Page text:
My theme for the Family History through the Alphabet is the Attributes we need as family historians: the skills, experience and talents we need to bring to our research. We’re on the slippery slope near the alphabet’s end as we look at the U attributes.
U is UNIQUE: It’s easy to lose sight of the fact that while our families have universal traits, each one is unique. We also talk about our “family tree” as if it’s generic to many people whereas in fact, each individual shares a particular family ancestry only with their siblings, as unique as a snowflake. Branches of their ancestry may be shared with many others but our “tree” is unique.
U is for UNDERSTANDING: Closely related to empathy when we try to understand our families’ responses and behaviours and not judge them by 21st century values and mores.
Understanding our families within their time frame and the place they lived is important if we’re to reach a balanced perspective on their lives.
U is for UNIVERSAL in two senses: Our ancestors were very human and their frailties and foibles are universal to human-kind. We’re universal also in our concern for their experiences and universal in our desire as family historians to know more about them.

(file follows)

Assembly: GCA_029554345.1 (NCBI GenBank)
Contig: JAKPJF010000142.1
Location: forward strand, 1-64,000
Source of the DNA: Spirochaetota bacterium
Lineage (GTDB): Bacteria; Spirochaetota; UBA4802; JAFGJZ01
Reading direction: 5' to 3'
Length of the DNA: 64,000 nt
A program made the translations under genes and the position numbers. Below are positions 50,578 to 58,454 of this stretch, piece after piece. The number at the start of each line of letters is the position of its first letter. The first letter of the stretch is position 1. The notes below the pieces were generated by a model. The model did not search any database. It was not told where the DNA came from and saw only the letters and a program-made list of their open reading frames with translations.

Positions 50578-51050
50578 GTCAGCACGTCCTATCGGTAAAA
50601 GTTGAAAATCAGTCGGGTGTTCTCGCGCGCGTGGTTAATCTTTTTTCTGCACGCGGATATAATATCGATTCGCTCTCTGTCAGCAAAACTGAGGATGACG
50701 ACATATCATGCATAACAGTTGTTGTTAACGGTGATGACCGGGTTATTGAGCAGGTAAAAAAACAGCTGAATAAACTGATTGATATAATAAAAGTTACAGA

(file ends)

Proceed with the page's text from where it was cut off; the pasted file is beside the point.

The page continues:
U is for UBIQUITOUS: The traces of our families are ubiquitous from graveyards to churches to archives. It follows as night follows day that we too are ubiquitous as we hunt down those much desired clues and stories.
U is for UNIFORM: As we work through our research we try to maintain a consistent approach in the details and rigour we apply to our search, as well as how we report on family stories.
U is not always UNIFORM: We talk about our families and family trees as if they follow a neat family structure universally uniform across each family. In fact most families have tree anomalies: children adopted out or in; same sex relationships known or hinted at; divorces; deceased spouses (often more than one); and melded families.
In short our families can be messy and so writing their story can be challenging.
If you haven’t read the post, R is for Rhizome, by guest blogger Dr Chad Habel, on the Seeking Susan~Meeting Marie~Finding Family blog, can I recommend you pop over and have a look. Chad’s proposal that a rhizome rather than a tree is a more apt descriptor for our messy families. I certainly like the tree image better, but the rhizome concept works better. On the other hand, a field of irises or heliconias….
What U attributes do you think we need as family historians?
Images from Microsoft Clipart.